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Showing posts from April, 2022

The Art of Memory

  The Art of Memory When we can traverse the plains of memory, stopping at each fire to warm ourselves before we start again on our journey, there is a world inside a world that keeps going on to infinity.  If we are lucky enough to hear the eternal melody that is at work in these moments, many fine hours may come upon us.   But sometimes the solace and hospitality are too much and we live with our new found companions, taking them along wherever we go, as a shadow upon our eyes.  The memories of Thoreau, or the early frontier narratives of Indian captivity, are something that I have felt eternal and unchangeable in human nature, not for any piece of information they have given me, but because my melancholy has always found peace in their environment.  For some the world is old or the world is new, but the point is that we tend to look at it through memory.  One memorable event confounds all future celebrations; we remember so as not to forget, but we do not remember that we are able t

Nature Within And Without

  Nature Within And Without In an old chronicle a Shawnee Indian was recorded as saying the landscape that was overtaking his native land was artificial.  For the longest time I believed he meant that nothing was instilled with mystery; the unknown had became lost.  I always thought that this was the way to look at things, trying to find what was ancient or unremembered in the ever changing present.  Sometimes we look no further when a piece of advice is clear and endearing, and so I deplored what this man had deplored only because I respected what he said.  The starting point of someone else's unhappiness is usually the beginning of our own.  We suffer in unison and feel attached because we have taken up another's opinion, reinforcing it with our own distinctions.  After searching for so long and believing everything around me was artificial, that no true landscape existed, I looked back upon that Shawnee from long ago and found that he was not speaking of the outside world.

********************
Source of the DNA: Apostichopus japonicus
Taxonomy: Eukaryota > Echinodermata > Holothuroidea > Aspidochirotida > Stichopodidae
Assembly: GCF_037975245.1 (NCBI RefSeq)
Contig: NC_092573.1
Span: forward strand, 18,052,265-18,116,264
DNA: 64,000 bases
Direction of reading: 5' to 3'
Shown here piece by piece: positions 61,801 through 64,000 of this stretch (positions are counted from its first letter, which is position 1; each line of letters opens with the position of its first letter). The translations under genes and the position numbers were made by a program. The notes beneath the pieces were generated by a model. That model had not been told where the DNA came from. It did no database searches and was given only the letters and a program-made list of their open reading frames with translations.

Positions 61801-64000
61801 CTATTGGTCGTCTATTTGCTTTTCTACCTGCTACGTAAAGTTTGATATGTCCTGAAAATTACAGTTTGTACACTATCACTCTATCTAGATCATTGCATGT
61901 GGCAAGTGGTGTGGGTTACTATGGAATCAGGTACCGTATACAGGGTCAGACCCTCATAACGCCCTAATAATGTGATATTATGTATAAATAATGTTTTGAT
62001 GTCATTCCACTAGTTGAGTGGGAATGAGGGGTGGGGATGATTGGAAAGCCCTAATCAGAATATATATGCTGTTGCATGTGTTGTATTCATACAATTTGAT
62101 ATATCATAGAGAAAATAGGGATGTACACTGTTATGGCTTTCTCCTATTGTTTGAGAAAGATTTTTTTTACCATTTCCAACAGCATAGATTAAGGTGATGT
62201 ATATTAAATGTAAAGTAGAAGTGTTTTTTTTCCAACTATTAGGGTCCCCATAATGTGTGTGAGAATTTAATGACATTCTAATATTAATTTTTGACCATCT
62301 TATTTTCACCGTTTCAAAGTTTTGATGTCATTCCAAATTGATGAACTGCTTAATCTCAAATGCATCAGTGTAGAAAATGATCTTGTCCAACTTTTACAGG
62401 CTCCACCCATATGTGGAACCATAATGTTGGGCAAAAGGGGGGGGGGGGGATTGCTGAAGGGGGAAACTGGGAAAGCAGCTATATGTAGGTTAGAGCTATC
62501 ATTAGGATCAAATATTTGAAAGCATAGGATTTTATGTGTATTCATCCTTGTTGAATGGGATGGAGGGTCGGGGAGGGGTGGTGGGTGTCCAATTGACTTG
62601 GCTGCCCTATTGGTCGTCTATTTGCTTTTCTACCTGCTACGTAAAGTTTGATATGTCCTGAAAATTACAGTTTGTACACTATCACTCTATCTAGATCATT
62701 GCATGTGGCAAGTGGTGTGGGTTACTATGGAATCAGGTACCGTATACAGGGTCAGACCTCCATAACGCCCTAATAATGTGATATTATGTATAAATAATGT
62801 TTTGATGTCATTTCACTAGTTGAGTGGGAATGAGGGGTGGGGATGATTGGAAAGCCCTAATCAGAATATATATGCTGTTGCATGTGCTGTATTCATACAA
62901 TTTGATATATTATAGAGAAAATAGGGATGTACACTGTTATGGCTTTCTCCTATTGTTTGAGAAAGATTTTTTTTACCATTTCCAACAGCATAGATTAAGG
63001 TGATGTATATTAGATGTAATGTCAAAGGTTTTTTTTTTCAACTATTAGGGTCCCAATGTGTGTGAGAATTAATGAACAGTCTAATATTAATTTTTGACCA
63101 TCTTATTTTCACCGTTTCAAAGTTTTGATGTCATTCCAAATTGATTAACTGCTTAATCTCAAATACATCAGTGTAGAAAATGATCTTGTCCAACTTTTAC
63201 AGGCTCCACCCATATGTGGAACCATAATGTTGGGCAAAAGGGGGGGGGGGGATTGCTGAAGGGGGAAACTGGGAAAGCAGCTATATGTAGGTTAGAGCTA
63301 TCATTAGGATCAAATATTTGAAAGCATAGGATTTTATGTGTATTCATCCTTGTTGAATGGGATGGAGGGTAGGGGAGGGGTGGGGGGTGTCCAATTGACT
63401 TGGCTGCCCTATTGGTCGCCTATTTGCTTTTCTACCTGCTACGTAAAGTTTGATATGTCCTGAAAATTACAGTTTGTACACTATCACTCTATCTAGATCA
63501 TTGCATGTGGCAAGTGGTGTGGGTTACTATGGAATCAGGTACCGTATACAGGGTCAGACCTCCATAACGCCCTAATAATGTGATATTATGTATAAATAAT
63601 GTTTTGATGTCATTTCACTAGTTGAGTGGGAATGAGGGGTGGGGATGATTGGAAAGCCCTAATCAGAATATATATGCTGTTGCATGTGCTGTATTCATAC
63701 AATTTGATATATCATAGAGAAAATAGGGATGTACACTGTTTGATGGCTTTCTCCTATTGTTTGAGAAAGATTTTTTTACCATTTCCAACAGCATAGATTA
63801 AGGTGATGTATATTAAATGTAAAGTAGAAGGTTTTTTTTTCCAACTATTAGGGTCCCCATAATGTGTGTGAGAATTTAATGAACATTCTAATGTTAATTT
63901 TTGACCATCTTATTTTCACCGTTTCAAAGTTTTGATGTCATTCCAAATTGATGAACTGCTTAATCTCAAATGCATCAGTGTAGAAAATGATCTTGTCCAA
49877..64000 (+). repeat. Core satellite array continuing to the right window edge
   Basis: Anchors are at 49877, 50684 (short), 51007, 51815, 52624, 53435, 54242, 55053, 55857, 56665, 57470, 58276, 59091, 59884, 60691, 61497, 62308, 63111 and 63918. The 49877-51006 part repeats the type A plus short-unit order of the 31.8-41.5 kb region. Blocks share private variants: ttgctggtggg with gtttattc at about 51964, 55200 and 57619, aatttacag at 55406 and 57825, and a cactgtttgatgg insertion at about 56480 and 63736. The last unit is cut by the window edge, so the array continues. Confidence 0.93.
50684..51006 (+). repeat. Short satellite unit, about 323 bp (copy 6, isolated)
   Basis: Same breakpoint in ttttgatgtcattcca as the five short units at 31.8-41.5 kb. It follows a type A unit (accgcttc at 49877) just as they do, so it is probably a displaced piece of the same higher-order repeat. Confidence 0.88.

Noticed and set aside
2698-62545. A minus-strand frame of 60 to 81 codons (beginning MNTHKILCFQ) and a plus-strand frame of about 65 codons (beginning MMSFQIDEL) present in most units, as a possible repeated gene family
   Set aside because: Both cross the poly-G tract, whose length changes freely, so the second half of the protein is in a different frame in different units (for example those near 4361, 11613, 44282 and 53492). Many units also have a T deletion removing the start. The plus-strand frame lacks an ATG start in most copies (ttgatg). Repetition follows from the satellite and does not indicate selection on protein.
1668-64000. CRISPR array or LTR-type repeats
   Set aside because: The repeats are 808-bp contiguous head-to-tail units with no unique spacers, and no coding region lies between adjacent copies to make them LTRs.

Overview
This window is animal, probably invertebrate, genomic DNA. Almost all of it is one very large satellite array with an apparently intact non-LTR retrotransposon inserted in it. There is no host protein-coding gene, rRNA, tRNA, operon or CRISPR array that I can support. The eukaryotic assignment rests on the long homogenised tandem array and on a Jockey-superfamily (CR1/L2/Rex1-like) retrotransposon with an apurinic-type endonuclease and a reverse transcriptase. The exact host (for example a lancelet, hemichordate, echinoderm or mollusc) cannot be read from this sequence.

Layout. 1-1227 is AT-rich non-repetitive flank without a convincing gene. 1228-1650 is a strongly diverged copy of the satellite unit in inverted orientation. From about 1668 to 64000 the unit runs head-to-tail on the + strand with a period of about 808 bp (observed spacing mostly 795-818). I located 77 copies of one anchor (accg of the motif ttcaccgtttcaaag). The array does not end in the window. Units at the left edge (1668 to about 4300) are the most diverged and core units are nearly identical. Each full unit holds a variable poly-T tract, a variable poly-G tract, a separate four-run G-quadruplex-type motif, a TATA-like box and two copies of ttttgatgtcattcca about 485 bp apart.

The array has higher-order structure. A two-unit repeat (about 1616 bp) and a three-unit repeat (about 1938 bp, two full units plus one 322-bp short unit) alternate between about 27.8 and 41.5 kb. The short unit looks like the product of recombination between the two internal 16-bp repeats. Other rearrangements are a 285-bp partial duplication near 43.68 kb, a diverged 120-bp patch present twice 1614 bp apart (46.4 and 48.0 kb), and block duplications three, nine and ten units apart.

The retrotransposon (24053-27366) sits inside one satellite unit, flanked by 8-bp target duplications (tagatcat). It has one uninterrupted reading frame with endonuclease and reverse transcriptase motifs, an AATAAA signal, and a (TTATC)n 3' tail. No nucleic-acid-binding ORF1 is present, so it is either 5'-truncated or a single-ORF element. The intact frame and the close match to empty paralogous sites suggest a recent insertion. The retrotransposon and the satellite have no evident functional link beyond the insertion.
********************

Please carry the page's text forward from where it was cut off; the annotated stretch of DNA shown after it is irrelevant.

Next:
Hearing With The Eyes, Seeing With The Ears

  Hearing With The Eyes, Seeing With The Ears The more eloquently we are able to describe an idea, the more truthful our feelings become; the more truthfully we convey this to someone else, the more we find meaning in it.  There is the story of two people walking in the mountains, and as one of them was taken up with the amazing scenery, commenting on all the views that he saw, and the sensations these views inspired in him, he noticed his friend ever silent, walking along with head down, only furtively looking up from time to time.  Exasperated, the friend finally says to him, 'But you haven't even looked at any of these beautiful sights!  Are you not touched by these mountains?'  Whereon the friend replied, 'Yes I am, but it is a shame to try and speak about them.'  The truth lies behind the thing we think most evident; it makes it as far as the eyes and vanishes with an echo in the ears; half a sentence is sometimes too much or a whole page not enough.  In the en